Man Cons His Way Into Smuggling Organization, Sentenced to 17 Years

Kevin Felts lived a mundane life as a 60 year-old chemical engineer in Brazoria, Texas. That is, until he managed to convice Nora Aguilar, a former convict with ties to drug smuggling organizations, that he was a fighter pilot returned from Iraq. Aguilar, impressed, bought Felts a small plane and Felts began flying millions of dollars worth of cash for a drug cartel from various points in the United States to the Mexican border. Felts’ exciting new career as a drug smuggler ended, however, in March 2005, at Lee Gilmer Memorial Airport in Gainesville, Georgia, where Felts was apprehended carrying suitcases containing $1.3 million. He was sentenced last Thursday to 17 years imprisonment by Judge William C. O’Kelley of the United States District Court for the Northern District of Georgia.

State Representative Resigns and Pleads Guilty to Drug Money Laundering

Georgia State Representative Walter Ronnie Sailor, Jr., who represents District 93, which incorporates parts of DeKalb and Rockdale Counties, pled guilty on Tuesday to a federal money laundering sting count, and further resigned from the General Assembly. Sailor is alleged to have approached an undercover Federal Bureau of Investigation agent posing as a drug dealer at an Atlanta hotel in November 2007, allegedly offering to launder drug proceeds for a fee. The agent allegedly met Sailor several times to provide him with sums of money represented to be drug proceeds, and Sailor would allegedly meet with the agent to provide the agent with checks for the proceeds. Sailor was arrested last December, and immediately began cooperating with the government. He will be sentenced in May.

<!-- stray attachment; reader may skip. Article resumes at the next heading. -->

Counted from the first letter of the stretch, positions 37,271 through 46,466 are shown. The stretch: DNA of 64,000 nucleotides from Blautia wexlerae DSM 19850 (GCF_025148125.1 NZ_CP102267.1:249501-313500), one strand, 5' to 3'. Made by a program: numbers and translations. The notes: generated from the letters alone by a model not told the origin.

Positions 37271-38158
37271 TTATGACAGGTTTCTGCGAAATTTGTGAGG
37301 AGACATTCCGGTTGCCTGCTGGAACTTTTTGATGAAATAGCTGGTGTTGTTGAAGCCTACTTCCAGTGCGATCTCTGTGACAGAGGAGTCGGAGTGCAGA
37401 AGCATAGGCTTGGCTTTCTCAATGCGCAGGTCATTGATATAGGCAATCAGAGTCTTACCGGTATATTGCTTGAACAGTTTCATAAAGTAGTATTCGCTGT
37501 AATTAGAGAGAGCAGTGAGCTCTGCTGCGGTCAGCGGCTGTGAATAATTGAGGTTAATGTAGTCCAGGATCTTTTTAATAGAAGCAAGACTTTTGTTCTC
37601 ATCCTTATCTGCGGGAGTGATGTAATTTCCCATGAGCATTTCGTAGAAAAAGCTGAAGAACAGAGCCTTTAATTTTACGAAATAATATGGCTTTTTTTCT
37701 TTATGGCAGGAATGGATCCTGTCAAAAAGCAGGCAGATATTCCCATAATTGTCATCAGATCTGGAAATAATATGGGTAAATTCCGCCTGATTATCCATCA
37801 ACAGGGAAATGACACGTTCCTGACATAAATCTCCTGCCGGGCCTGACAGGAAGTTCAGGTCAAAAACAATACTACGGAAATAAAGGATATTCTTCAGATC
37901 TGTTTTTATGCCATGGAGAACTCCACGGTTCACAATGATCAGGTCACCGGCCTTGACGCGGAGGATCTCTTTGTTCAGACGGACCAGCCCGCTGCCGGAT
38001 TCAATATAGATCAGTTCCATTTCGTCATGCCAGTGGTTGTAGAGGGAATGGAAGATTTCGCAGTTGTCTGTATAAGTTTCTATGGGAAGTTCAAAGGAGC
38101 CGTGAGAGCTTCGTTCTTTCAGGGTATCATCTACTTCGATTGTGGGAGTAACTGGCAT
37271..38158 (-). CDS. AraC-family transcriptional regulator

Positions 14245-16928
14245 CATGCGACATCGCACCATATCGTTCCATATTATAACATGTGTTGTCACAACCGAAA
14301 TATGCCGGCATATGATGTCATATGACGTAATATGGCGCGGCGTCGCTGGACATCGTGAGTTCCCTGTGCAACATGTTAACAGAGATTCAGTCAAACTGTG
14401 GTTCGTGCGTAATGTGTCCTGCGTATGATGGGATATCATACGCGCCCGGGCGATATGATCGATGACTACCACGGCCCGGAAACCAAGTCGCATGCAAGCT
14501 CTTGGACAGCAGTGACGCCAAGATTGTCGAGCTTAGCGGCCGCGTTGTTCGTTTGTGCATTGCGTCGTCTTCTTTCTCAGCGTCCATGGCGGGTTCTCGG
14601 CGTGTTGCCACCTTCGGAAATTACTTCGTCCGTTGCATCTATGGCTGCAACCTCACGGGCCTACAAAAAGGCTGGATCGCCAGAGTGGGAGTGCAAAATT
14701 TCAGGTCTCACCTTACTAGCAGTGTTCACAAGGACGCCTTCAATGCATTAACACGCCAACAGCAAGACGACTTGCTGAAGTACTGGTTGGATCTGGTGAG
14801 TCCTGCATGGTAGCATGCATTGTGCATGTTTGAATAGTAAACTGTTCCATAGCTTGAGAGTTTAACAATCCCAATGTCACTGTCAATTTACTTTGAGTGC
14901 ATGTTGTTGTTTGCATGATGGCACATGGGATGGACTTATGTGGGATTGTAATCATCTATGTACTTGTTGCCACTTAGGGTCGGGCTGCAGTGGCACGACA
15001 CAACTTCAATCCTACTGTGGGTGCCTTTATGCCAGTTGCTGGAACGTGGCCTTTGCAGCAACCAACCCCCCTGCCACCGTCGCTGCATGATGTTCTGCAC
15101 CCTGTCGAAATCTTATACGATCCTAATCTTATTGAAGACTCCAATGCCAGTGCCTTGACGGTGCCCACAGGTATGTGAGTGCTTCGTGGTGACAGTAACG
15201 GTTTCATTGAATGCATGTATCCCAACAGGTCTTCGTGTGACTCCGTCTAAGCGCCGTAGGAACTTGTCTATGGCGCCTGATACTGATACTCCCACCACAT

Atlanta Vice?: Atlanta Area a Global Center for Drug Distribution

Jack Killorin, the Director of the Atlanta High Intensity Drug Trafficking Area Task Force (HIDTA), announced to the press that drug enforcement efforts have resulted in a rise in drug prices and decrease in drug quality in the metro Atlanta area. Killorin cited the HIDTA’s and Drug Enforcement Administration’s (DEA) shutting down of two drug trafficking operations in December and seizure of millions of dollars worth of drugs and $10 million in cash. Killorin further noted the DEA’s large seizures of methamphetamine in Gwinnett County over the last three years, including a record-setting $50 million worth of crystal meth seized in Buford, Georgia, in 2006.

Killorin also described to Atlanta as “Atlanta Vice,” in reference to the popular 1980s television show “Miami Vice,” minus the palm trees, bikinis, speed boats and white sports jackets. According to federal authorities, Atlanta has become a global center for drug distribution, receiving a range of drugs, including powder and crack cocaine, crystal meth and ecstasy, mostly from Mexican drug cartels, and distributing them to cities in the East and Midwest. Moreover, the drug trade has moved into the affluent suburbs, with drug traffickers renting houses on large, private lots to shield them from surveillance. Killorin also stated, on the positive side, that Georgia’s 2005 law restricting the sale of pseudoephedrine, a necessary ingredient for methamphetamine production, has reduced the number of meth labs which used to riddle north Georgia, although meth produced in Mexico has filled the vacuum.